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January 24, 2019 | FBN Insights | Kevin McNew

Informa Acreage Updates

Corn and spring wheat acres up; less soy in 2019

Informa: Increasing Corn & Spring Wheat Acres, Less Soy in 2019

On Wednesday, private analytics firm IEG Vantage, formerly known as Informa Economics, updated their 2019 acres estimates. Corn Acres: 2019 acres estimated projected at 91.504 MA, up from the 89.14 MA planted in 2018. This figure is lower than their mid-December projection by about 440 KA.  2019 soybean plantings at 86.204 million acres +1.1 MA  from its mid-December forecast and -3 MA from the 89.145 MA in 2018. Winter wheat 31.513 MA, Spring wheat other than durum, 13.78 MA and 1.870 MA of durum wheat. Winter wheat seedings:  22.2 MA of HRW, 5.9 MA of SRW and 3.5 MA of white winter wheat. Cotton seedings estimated at 14.637 MA including 14.375 MA of upland cotton and 262 KA of Pima.

What Does This Mean for U.S. Farmers? Corn at 91.50 is interesting and below estimates made in the secondary market in December where acres were near and above the 93 MA mark. Soy at -3 MA feels light.  Spring wheat acres are interesting and are the largest since 2006 as some soy being lost. Winter wheat acres are in-line and “late to the party” as the broad market estimates were published two weeks ago.         

Brazil Port Modernization … Still in Distant Future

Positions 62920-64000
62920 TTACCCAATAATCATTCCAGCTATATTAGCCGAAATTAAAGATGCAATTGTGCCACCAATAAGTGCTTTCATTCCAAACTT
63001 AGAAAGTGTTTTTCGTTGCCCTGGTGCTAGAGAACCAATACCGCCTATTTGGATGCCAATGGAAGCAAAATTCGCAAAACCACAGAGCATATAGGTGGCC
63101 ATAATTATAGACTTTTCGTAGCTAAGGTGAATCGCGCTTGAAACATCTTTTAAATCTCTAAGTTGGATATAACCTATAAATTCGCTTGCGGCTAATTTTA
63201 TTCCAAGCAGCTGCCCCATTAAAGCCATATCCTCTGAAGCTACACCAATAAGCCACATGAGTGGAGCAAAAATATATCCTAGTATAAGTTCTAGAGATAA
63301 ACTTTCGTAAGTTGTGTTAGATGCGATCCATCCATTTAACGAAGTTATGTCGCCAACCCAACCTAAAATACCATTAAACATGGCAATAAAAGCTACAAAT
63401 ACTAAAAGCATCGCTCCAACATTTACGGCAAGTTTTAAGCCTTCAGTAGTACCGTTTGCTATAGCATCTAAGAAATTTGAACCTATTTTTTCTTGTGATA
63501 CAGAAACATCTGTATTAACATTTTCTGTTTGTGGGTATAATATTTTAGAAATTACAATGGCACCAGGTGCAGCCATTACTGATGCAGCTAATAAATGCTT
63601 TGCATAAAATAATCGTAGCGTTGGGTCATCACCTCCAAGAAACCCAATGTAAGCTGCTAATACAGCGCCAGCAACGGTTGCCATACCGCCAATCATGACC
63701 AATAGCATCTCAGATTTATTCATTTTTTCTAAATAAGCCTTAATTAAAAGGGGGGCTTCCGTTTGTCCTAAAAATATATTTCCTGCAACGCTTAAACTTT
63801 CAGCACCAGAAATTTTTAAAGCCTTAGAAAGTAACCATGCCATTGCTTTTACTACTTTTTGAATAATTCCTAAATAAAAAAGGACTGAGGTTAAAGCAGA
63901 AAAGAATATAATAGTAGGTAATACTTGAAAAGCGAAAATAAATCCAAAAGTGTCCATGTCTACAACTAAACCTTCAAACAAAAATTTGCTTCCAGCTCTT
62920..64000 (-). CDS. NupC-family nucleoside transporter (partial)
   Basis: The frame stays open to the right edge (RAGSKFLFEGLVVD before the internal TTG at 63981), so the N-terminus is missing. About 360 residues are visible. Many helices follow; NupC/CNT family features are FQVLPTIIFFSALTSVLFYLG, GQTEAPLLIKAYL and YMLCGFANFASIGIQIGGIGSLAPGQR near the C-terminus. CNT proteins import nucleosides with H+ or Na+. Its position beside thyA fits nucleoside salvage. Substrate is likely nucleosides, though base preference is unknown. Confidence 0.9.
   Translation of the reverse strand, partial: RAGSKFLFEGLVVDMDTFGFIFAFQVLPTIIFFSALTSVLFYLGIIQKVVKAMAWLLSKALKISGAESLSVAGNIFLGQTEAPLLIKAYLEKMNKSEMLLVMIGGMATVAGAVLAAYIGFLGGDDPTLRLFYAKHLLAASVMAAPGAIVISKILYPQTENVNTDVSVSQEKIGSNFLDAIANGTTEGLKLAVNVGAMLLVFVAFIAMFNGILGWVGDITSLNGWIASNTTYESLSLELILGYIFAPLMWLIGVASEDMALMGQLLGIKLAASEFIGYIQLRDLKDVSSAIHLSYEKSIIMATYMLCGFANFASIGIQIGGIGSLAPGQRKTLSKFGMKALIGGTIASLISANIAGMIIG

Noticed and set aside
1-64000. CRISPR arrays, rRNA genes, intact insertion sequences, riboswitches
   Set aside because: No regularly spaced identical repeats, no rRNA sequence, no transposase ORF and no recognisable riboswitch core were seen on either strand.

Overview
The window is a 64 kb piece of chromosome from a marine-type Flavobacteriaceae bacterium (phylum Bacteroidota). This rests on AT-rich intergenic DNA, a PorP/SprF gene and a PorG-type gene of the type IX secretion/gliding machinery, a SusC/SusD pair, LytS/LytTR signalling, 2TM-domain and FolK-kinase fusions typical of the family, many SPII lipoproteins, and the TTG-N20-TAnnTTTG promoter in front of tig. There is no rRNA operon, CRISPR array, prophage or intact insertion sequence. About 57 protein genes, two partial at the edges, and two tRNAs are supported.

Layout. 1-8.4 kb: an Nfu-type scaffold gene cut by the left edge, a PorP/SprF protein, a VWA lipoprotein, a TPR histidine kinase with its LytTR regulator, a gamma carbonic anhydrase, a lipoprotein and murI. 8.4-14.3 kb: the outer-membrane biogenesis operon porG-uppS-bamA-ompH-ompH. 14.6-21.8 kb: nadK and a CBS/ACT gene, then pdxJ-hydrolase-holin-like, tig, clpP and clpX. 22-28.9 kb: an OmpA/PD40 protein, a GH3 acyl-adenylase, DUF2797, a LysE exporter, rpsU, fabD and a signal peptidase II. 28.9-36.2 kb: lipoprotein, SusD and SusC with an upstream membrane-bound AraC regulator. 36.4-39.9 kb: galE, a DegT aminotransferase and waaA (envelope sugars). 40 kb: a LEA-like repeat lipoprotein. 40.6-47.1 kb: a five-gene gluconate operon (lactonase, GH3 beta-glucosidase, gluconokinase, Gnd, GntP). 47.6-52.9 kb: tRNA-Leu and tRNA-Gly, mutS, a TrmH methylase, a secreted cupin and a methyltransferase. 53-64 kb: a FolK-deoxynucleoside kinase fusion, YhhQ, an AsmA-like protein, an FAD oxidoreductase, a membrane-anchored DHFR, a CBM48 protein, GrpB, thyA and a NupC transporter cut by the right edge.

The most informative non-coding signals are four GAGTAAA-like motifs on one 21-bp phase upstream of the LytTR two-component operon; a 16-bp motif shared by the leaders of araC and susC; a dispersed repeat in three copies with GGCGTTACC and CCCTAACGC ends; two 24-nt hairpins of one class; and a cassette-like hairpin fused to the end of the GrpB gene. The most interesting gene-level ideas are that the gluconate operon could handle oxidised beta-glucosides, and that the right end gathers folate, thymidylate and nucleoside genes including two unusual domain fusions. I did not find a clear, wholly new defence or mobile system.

Brazil unveiled a new plan for modernizing and expanding some of its infrastructure to better support grain and oilseed exports, a move that is long overdue as the country's dated logistics have somewhat capped growth in that sector. Brazil is lacking a reliable and broad railroad system. But if the current one was upgraded and expanded, it could seriously change the game for grain exporters, who largely rely on trucks to transport products to ports on high-traffic roadways. Currently, about 15% of Brazil’s cargo is moved by rail, but the new plan would aim to raise that share to 31% by 2025. Perhaps most importantly for agriculture, the plan calls for a railway in top corn and soybean producing state Mato Grosso for easier access to the northern ports. The Ferrograo grain railway connecting Mato Grosso to the world market will take 10 years to build.

What Does This Mean for U.S. Farmers? Increased competition in the global agricultural commodity market can cap price movement.  These plans are not a surprise and have been discussed for years. Material Chinese capital investment is expected as the Chinese have been active investors with Argentina infrastructure projects.  This is Brazil which means that a lot that can go wrong and the timeline is far out.  


 

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